Data reliability values assigned to positions of the matrix are used to determine the candidate error row. In particular, with respect to the erroneous column(s) of the error instance, and for each of plural rows of the matrix, factors related to reliability values assigned to positions of the matrix are summed to determine a least reliable row as the candidate error row. In an illustrated embodiment, squares of the reliability values are summed to determine a least reliable row, the least reliable row having an extreme (e.g., smallest) sum.

In correcting the row of a matrix, the invention is careful not to correct in isolation an odd weight error instance (e.g., an error instance involving an odd number of columns), lest row parity be violated. To this end, when a candidate error row has been selected for an odd weight error instance, the invention presumes that another odd weight error instance also resides in the same row. The correction of two odd weight error instances in the same row therefore does not violate row parity.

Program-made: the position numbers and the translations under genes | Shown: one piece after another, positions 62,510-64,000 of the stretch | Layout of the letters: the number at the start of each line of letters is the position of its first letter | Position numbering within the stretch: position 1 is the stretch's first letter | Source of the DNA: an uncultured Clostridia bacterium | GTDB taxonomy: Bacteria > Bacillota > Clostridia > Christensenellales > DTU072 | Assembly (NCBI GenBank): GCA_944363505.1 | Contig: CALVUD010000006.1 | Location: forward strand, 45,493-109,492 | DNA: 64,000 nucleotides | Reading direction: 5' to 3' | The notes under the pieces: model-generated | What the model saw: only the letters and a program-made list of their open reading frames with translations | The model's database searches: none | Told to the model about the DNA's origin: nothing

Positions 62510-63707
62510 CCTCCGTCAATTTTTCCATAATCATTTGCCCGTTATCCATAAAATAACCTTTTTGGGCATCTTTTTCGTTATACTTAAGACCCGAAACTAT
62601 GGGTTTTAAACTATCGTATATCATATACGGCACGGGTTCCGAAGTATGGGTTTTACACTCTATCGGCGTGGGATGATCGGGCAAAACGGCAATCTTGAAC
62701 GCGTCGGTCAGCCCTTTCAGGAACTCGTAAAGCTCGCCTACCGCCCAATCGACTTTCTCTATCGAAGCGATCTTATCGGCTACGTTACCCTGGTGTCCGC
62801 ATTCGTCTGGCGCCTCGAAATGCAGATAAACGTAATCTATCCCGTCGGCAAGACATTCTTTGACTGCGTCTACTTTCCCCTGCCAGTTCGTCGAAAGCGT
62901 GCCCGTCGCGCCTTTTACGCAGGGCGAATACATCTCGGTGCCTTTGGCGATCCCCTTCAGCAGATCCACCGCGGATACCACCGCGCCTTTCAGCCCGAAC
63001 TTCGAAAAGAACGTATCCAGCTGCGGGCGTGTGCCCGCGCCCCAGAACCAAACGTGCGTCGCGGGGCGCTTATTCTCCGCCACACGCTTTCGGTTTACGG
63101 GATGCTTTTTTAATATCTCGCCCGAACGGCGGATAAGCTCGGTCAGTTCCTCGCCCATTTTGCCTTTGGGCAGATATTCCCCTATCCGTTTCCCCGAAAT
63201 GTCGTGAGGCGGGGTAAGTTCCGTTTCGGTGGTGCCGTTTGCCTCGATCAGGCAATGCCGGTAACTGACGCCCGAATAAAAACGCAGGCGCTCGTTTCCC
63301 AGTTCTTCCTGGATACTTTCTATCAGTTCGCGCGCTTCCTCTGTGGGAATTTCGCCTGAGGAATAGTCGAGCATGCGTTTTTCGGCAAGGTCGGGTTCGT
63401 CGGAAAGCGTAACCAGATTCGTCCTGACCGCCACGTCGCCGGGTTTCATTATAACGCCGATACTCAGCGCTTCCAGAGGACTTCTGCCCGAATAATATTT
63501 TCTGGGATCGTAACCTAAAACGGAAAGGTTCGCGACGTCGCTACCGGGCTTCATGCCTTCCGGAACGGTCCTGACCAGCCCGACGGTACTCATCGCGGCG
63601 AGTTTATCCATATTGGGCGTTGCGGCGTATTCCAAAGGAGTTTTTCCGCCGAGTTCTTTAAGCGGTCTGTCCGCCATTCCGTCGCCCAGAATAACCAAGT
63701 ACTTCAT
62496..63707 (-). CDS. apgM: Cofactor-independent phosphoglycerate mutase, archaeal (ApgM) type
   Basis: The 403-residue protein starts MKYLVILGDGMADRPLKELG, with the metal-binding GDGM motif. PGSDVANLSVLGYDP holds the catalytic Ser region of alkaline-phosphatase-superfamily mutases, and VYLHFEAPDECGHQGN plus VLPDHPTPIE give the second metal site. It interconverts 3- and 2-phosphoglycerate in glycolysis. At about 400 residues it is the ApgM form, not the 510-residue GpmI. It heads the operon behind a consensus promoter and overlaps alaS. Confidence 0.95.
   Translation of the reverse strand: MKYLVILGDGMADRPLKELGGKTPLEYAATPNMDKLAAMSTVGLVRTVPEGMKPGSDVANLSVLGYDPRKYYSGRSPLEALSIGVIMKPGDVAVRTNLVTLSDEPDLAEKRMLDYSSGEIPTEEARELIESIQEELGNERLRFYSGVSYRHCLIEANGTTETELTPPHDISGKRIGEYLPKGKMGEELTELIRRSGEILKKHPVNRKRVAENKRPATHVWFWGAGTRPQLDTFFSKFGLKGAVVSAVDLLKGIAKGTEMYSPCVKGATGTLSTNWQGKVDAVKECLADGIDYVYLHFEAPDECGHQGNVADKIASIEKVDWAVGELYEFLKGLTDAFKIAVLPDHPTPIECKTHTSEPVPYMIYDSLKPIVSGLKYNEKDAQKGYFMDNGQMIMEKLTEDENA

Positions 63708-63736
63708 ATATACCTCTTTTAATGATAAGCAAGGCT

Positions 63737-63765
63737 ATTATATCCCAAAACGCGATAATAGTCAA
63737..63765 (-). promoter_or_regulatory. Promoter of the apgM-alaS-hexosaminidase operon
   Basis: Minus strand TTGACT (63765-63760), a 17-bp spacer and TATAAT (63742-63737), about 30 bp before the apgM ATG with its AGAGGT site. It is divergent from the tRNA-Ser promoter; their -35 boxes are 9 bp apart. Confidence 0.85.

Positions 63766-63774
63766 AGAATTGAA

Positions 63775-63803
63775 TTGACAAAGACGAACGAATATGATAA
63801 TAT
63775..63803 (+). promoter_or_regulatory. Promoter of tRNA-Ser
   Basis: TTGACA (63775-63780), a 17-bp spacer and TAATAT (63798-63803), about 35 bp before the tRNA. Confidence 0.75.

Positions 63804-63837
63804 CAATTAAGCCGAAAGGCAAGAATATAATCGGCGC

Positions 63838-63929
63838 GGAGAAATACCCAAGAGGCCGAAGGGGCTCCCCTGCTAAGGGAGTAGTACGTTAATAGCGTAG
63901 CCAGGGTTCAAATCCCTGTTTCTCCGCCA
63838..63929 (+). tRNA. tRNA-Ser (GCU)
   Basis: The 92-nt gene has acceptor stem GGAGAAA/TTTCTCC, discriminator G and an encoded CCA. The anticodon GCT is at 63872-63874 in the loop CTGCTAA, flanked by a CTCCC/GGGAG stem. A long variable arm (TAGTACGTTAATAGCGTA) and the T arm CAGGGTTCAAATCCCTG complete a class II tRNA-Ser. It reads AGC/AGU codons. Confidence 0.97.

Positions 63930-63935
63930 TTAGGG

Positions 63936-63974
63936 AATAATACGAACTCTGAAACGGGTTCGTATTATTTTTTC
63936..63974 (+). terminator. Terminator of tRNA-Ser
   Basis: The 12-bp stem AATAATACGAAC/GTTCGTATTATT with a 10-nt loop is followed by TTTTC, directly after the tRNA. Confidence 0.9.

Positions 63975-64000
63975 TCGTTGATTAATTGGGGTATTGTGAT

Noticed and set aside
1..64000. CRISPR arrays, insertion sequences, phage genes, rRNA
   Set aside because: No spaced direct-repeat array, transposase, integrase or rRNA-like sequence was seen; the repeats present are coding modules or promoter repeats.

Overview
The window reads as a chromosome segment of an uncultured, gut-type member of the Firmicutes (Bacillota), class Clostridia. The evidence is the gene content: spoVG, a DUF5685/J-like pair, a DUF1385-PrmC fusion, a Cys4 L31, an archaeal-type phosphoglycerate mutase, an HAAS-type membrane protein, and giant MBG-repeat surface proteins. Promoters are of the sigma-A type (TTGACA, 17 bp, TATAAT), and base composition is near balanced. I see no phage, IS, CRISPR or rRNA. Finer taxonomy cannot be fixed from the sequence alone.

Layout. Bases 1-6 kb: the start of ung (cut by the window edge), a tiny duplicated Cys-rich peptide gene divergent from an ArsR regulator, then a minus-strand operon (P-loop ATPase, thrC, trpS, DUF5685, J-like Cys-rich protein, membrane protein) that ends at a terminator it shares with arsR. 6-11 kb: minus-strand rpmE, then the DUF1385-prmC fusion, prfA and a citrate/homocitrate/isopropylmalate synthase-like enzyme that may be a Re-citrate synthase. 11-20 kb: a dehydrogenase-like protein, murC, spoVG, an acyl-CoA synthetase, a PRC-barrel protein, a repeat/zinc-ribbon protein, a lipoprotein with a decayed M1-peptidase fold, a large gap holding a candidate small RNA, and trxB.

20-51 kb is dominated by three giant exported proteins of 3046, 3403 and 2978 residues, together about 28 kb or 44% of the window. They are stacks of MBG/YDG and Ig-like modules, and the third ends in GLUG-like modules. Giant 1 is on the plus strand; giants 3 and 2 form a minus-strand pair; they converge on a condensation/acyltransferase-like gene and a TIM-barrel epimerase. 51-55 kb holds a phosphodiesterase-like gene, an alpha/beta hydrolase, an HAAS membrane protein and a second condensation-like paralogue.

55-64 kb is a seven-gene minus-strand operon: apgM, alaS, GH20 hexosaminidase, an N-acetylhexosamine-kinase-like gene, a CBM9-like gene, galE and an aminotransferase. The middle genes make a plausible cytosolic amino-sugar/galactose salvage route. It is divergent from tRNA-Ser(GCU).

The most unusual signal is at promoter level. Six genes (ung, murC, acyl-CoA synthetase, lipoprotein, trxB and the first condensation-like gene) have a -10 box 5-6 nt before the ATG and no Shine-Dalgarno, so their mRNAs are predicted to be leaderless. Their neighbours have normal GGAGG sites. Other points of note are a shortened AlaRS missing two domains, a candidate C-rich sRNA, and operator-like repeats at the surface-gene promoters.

Preferably the transmission channel is included in a disk drive, and is one of an EPR4 and E2PR4 read channel. In the case of an EPR4 read channel, the error event characteristic of the transmission channel is one of (1) a di-bit error; (2) a tri-bit error, followed by one or more bits of no error, followed by a single bit error; (3) a single bit error; (4) a tri-bit error; and (5) a quad-bit error.

The operation of the invention is preferably preceded by a row error detection/correction operation which corrects single bit and tri-bit row errors in the matrix.

BRIEF DESCRIPTION OF THE DRAWINGS